Sports Law Blog

18 September 2015

Rugby World Cup: tackling corruption

The Rugby World Cup 2015 kicks off today at a time when corruption in sport is firmly in the limelight. Following the indictment in the US in May of 14 FIFA officials and marketing executives on a range of corruption charges, the US Attorney General confirmed this week that there will be more charges in the FIFA investigation involving both individuals and entities. 

11 September 2015

Paula Radcliffe – drug abuse or abuse of parliamentary privilege?

The unequivocal statement by Paula Radcliffe, Britain’s greatest marathon runner and one of its most ardent anti-doping campaigner, that she has never resorted to cheating in any form and was devastated that her name had been linked to blood doping has once again highlighted the legal immunity enjoyed by members of parliament against civil or criminal liability, known as parliamentary privilege.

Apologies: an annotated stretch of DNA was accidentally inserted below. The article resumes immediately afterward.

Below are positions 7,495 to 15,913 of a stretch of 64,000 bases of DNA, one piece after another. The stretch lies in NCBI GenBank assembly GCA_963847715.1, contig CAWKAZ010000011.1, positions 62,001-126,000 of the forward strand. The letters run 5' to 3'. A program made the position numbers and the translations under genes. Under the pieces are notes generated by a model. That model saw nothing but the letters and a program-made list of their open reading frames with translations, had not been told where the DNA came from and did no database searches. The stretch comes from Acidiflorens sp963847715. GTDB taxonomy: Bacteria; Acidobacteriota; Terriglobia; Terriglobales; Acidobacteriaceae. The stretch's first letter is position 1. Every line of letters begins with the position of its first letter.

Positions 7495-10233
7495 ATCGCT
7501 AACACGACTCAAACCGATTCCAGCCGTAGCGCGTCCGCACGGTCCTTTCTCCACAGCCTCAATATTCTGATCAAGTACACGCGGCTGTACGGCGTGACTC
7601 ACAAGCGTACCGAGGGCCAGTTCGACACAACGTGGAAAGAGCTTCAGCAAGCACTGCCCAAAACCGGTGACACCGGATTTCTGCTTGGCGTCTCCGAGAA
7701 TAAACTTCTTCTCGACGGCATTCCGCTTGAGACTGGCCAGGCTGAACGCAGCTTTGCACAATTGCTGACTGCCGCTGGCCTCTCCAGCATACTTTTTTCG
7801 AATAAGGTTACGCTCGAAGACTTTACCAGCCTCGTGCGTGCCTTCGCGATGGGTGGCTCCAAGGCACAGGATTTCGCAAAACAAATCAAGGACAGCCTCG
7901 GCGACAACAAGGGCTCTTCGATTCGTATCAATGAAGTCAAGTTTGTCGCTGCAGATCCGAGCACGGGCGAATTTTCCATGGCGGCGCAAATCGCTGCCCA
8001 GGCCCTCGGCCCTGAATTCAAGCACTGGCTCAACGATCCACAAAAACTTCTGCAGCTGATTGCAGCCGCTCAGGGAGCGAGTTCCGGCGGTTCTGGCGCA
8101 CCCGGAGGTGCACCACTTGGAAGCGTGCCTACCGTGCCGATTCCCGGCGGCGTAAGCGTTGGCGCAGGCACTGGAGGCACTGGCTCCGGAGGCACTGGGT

30 March 2015

“Dirty Leeds” email lands executive in big trouble

The case of Williams v Leeds United Football Club highlights that in principle there is no limit on the length of time that can pass between an employee’s gross misconduct and their dismissal without notice, if in the interim period the employer was unaware of the employee’s wrongdoing. 

Andreas White

15 October 2014

It’s celebrity autobiography season – what to do if you are libelled in a book

We are now officially in the run up to Christmas. One of the many signs of this is the sudden appearance of a spate of celebrity autobiographies. Not only are these autobiographies now hitting the shelves, but in many cases, the contents of the books are trailed by a series of extracts published in selected newspapers.

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